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This week we profile a recent publication in Science Advances from Dr. Ming Guo’s (pictured) laboratory at Massachusetts Institute of Technology.

Can you provide a brief overview of your lab’s current research focus?

The long-term mission of my lab is to understand how mechanics and biology impact each other in a multicellular system, and together sculpt the evolution of multicellular physiological and pathological processes. With this understanding, we also aim to develop mechanical based methods (for example, via manipulating cell mechanical properties or applying mechanical forces) to interfere multicellular processes, and to regulate disease progression in situ.

To achieve this long-term mission, we are currently developing new tools to probe mechanical properties of cell and extracellular matrix in 3D, aiming to understand how cells regulate their mechanical properties. We are also combining physical and biochemical methods to investigate how cellular physical properties impact biological functions responding to extracellular cues.

What is the significance of the findings in this publication?

In a cancer context, the cells of the surrounding tissue, including fibroblasts, endothelial cells, and immune cells, have altered biological properties compared to their normal state. Hence, a spectrum of impacts of tumor on stroma drives several aspects of cell fate transitions. One predominant cell population in breast is the adipocyte, and its interaction with cancer cells has significant roles in cancer progression. The current understanding attributes their interaction to a biochemical interplay where adipocytes interact with cancer cells through paracrine signals and endocrine signals. However, less is known how the physical stresses generated by tumor affect the cell fate of stroma and adipocytes. 

We find that the physical stresses generated by the tumor can induce adipocyte dedifferentiation into a state similar to mesenchymal stem cells (MSCs). Learning from how tumors reprogram the surrounding adipocytes, we demonstrate a physical approach to reprogram adipocytes, and extensively produce MSC-like multipotent stem cell, termed CiDAs (Compression induced Dedifferentiated Adipocytes), in vitro using a pure physical stimulation in a tumor free context. This approach distinguishes itself from other cell reprogramming technologies by its gene editing free manner. The cell resources required to produce CiDAs is adipocytes, a cell type that can be easily isolated from any donors. Thus, this approach enables autologous stem cell transplantation to avoid potential immune response or rejection. As we characterized, the CiDAs have a distinct transcriptome profile, long-term self-renewal, and serial clonogenicity (including osteogenesis, adipogenesis, myogenesis, chondrogenesis, and myofibrogenesis) but do not form teratomas. The unique properties of CiDAs also make them an ideal cell resource for future stem cell therapy and regenerative medicine.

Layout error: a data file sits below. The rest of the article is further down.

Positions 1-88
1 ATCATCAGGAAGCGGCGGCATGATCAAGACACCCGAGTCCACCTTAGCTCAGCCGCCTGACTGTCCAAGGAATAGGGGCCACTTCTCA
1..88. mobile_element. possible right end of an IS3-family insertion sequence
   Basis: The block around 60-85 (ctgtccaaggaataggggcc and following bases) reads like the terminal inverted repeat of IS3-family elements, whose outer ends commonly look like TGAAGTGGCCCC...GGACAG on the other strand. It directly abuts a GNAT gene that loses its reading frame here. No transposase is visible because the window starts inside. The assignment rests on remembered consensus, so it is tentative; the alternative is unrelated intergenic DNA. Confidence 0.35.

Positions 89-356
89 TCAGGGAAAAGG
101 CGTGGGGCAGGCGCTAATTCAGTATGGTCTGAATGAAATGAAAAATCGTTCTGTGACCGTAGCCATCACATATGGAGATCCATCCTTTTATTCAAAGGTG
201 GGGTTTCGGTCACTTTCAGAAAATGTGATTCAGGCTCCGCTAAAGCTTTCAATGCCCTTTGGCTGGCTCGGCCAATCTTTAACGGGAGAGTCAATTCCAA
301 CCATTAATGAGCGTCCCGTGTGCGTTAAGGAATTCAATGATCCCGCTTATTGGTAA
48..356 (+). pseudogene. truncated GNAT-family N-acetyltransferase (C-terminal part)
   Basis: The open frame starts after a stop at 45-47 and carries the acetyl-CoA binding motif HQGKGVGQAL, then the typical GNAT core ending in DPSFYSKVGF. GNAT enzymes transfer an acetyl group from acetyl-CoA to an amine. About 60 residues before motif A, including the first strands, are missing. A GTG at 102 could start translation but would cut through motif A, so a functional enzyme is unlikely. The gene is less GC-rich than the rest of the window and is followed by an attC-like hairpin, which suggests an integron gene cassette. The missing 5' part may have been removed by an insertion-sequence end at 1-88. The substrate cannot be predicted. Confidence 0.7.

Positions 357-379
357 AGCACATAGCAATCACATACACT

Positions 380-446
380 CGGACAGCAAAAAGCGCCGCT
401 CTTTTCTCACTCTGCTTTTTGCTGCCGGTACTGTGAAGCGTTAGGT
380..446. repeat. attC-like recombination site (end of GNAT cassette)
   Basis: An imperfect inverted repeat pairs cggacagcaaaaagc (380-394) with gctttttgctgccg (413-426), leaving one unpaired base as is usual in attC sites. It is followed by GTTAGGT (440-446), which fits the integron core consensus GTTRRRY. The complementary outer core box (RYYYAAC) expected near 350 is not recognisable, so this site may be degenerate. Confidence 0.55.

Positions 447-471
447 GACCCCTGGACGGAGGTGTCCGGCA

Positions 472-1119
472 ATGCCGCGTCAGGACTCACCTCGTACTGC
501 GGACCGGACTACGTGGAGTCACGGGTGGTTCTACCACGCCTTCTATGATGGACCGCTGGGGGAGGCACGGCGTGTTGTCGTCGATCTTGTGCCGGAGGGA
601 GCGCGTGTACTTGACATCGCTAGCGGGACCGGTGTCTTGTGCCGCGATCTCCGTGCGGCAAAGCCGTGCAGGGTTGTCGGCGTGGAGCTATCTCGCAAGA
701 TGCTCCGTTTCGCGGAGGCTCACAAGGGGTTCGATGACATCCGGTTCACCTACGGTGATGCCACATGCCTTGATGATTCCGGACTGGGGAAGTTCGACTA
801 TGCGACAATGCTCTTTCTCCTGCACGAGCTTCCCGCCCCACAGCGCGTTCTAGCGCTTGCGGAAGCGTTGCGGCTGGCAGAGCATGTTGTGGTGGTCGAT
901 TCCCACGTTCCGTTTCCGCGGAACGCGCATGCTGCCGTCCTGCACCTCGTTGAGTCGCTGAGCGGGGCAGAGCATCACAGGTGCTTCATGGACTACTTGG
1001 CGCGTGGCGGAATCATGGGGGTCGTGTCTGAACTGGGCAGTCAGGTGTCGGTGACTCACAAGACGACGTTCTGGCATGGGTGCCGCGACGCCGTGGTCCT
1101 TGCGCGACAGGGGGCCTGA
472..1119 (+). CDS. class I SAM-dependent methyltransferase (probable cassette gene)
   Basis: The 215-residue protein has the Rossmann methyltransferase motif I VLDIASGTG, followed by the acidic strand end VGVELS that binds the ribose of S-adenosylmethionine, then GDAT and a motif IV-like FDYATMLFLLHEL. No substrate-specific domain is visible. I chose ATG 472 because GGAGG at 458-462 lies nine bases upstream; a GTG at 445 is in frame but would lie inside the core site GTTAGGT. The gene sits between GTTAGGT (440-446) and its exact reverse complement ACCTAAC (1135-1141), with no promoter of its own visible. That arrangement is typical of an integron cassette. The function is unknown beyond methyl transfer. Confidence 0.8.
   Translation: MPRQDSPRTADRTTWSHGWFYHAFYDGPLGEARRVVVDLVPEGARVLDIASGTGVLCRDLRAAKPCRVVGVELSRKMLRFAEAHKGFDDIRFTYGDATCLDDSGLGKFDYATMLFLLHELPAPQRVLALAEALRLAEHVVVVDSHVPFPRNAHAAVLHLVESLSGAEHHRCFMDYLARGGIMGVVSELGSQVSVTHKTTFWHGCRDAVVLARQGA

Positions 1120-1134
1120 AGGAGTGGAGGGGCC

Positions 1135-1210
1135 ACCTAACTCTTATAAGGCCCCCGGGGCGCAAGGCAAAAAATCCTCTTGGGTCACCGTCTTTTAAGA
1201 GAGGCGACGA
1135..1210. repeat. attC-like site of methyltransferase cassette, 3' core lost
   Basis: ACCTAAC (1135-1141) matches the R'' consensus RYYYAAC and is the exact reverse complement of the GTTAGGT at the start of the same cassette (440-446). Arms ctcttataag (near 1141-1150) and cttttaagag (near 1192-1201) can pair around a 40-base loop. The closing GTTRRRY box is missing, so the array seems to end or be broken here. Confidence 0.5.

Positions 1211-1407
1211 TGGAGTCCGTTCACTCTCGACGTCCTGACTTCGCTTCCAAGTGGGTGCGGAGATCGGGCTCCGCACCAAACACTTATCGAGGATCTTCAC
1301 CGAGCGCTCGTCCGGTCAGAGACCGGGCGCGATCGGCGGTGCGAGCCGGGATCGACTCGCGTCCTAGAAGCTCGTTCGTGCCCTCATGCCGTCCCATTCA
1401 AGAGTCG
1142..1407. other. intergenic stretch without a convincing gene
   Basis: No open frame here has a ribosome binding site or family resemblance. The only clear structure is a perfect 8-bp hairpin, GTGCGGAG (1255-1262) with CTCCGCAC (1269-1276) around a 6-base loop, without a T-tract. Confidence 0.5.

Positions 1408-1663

What are the next steps for this research?

  1. The tumor progression alters biological properties and cell fates of many surrounding tissues or stroma. We anticipate this physical reprogramming effect might also apply to other cell types. We will explore whether there are other cell types that can be programmed by tumor generated physical stresses. Then, we will learn from the tumor microenvironment. We also anticipate use of physical stresses to develop regenerative therapy approaches for different types of tissue, for example, intestine.
  2. Explore the immune modulation by CiDAs. Both the MSCs and adipocytes were believed to have unique, but distinct effects on immune modulations. Thus, it will be interesting to explore the immune modulation effect of CiDAs. If we reveal the CiDAs activate immune response, we might use CiDAs to enhance the efficiency of immune therapy to cancer treatment. If we reveal a suppression effect of CiDAs on immune response, we can use CiDAs to modulate immune rejection during transplantation, or to treat autoimmune diseases.

If you’d like us to mention your funding sources, please list them.

We acknowledge the support from the National Cancer Institute (grant 1U01CA202123) and the MIT Jeptha H. and Emily V. Wade Award.

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